Innovative solutions to pollution


On the second day of the conference, we participated in a session designed to report the outcomes from the Ministerial Conference “Innovative Solutions to Pollution in South East and Southern Europe”, held in December 2018. This side event was organized by the Governments of the Republic of Serbia and Republic of Italy, with UN Environment Programme support. Together with our Policy Officer Bistra Mihaylova, the list of panelists included high members of Minister/Secretary of Environment and Ambassador of different countries (Serbia, Albania, North Macedonia, Montenegro, Italy). 

The discussion focused on the importance of regional cooperation in South East Europe, and panelists were encouraged to present best practices and national priorities and actions addressing pollution. On behalf of WECF and the Civil Society Organisations, we presented a declaration on how to better address the pollution on a regional scale, and how governmental institutions and the UN can assist us. Summing up, air pollution, water pollution, soil pollution, and chemical and waste pollution were the main topics.

Bloody good sanitation

Last, but not least, we were also present at the session “Dialogue on healthy and sustainable menstrual hygiene management in a plastic free world”, organized by Women Major Group and Children and Youth Major Group, and held on March 13. Here, approximately 30 participants shared their good practices and skills, and it became clear how girls and women can have a better understanding of menstrual health when unsanitary/non-biodegradable menstrual waste is reduced.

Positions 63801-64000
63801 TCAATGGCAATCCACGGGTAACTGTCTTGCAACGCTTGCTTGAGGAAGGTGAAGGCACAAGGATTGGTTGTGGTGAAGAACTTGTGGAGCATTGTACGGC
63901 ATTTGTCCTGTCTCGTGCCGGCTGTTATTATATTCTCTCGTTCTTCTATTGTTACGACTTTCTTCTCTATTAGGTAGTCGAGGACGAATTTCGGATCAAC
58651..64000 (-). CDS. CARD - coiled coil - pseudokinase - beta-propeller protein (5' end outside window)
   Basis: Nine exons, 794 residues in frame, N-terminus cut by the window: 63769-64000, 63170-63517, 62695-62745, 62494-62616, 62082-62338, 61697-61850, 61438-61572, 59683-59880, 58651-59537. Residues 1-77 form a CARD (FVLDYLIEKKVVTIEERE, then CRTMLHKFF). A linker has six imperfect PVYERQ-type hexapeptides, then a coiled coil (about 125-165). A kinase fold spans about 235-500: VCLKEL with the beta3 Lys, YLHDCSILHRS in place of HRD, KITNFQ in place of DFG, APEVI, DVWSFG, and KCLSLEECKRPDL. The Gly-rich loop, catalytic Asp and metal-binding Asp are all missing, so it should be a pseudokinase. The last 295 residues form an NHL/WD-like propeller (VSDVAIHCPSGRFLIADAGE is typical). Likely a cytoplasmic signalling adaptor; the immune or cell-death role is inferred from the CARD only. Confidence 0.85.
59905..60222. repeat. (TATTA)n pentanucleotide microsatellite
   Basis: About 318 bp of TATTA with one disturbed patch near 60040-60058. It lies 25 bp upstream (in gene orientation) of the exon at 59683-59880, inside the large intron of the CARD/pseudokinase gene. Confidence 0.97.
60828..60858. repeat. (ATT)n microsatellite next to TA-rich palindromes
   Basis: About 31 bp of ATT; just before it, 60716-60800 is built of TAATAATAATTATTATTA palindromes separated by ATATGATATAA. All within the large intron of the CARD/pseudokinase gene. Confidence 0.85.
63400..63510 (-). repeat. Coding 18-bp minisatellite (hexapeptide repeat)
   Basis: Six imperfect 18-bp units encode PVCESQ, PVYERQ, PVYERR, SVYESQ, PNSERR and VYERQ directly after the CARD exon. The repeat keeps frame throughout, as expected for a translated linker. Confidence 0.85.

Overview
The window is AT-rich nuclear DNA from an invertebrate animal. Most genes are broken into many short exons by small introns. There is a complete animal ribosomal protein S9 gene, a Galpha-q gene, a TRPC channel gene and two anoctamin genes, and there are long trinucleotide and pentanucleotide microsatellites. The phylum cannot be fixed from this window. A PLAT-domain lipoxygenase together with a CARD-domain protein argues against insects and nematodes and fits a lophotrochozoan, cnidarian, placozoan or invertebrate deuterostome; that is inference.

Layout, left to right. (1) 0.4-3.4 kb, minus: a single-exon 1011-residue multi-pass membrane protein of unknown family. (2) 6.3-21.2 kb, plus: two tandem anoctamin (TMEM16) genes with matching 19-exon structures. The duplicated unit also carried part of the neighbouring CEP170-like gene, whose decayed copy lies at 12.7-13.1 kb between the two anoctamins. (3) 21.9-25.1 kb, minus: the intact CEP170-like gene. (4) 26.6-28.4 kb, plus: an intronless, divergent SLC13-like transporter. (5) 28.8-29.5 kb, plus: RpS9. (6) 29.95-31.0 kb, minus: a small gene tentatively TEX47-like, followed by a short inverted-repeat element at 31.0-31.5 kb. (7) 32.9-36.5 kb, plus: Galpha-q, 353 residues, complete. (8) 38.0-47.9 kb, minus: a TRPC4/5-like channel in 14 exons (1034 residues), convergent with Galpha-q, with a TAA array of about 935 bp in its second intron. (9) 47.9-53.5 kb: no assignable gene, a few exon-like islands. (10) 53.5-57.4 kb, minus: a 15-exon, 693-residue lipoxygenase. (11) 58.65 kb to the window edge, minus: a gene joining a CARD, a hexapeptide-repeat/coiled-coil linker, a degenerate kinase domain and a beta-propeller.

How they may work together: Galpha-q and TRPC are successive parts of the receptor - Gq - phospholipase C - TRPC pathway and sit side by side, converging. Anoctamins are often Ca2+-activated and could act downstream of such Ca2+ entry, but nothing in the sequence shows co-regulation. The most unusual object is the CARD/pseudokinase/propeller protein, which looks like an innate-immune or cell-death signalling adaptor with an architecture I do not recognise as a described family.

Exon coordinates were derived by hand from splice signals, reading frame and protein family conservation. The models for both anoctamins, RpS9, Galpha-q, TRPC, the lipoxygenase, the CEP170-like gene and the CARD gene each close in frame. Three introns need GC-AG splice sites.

Not surprisingly, it was mentioned that, in some countries, women are still using homemade alternatives, such as old fabric pieces or dried leaves. In fact, 100 million women live in houses without toilet facilities and young females miss up to 20% of classes a year due to poor sanitary conditions in schools. Presenters from India, Nigeria, Kenya, Germany, and Belgium shared their successful experiences implementing activities to improve this situation, and we discussed about the barriers for a healthier menstrual management, the legislations on plastics and other toxins present in disposable sanitary pads, and the gender dimensions of the issue. 

If on the one hand, the atmosphere was friendly and gentle among the participants, almost like a leap of faith on our arduous work, the closing statements of the conference once again carried the weight of a tragedy. On March 15, 49 people were killed by terror attacks in New Zealand mosques. It feels like the universe was trying to show us that not everyone is so engaged in making this world a better place. And with that mix of emotions, it was time to come back home. Happy to see so many good examples and initiatives from all over the world, but also worried after facing our reality. 

Tragic loss of lives

Despite our enthusiasm, this year’s bi-annual meeting of UNEA began with tragic news of the Ethiopian Airlines plane crash reached us on the UN campus. The plane was flying in direction to Nairobi, and the accident left 157 people dead, some of them colleagues on their way to the conference, many of whom where youth.

Photo credit: IISD/ENB | Mike Muzurakis